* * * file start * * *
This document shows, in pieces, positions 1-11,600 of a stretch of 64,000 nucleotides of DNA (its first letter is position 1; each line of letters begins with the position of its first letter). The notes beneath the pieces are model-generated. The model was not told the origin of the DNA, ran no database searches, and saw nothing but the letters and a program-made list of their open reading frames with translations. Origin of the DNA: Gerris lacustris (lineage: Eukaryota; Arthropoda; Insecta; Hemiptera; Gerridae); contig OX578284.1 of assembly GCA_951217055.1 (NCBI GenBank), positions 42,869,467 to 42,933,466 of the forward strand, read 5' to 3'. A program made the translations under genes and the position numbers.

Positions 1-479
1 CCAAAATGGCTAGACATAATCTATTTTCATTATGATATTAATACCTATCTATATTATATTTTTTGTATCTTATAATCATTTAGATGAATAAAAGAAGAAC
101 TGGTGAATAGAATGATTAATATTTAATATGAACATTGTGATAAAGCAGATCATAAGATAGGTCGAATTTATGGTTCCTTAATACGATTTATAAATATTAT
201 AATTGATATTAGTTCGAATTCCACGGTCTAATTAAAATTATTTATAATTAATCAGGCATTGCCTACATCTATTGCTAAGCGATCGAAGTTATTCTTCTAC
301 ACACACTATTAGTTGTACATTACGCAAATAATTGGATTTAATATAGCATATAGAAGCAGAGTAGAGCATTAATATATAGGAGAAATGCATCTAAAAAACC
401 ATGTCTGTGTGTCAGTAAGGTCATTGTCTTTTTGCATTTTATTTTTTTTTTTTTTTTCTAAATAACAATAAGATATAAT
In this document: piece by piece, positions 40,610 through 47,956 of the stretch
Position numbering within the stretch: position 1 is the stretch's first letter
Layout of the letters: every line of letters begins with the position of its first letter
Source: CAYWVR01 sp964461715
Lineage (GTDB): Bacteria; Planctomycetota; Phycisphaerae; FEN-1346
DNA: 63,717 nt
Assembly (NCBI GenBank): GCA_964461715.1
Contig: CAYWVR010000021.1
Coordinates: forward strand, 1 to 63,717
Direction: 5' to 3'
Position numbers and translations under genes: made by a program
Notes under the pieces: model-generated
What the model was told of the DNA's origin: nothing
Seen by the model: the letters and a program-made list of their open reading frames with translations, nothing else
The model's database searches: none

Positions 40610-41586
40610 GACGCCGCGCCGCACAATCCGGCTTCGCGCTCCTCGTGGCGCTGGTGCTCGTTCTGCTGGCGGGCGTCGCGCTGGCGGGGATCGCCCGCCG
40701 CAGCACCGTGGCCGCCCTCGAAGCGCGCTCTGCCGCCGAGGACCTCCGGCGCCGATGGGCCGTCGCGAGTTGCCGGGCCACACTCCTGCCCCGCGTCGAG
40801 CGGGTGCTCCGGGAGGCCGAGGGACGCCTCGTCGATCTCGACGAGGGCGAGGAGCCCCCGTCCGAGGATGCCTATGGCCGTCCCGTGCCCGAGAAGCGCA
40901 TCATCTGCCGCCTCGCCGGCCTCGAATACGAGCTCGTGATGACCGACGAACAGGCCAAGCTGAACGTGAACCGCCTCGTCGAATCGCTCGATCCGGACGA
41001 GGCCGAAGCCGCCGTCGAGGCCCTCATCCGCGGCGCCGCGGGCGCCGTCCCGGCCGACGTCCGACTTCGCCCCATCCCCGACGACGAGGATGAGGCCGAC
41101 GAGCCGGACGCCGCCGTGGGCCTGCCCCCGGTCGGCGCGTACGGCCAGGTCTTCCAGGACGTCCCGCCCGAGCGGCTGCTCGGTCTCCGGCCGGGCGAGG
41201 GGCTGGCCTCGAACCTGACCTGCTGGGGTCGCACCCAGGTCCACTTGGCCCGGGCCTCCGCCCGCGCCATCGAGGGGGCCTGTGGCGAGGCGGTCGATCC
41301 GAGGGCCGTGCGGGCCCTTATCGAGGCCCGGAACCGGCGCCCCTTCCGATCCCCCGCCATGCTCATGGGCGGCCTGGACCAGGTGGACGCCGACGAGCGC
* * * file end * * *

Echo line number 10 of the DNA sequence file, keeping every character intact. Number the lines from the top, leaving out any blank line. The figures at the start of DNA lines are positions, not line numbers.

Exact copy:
Layout of the letters: every line of letters begins with the position of its first letter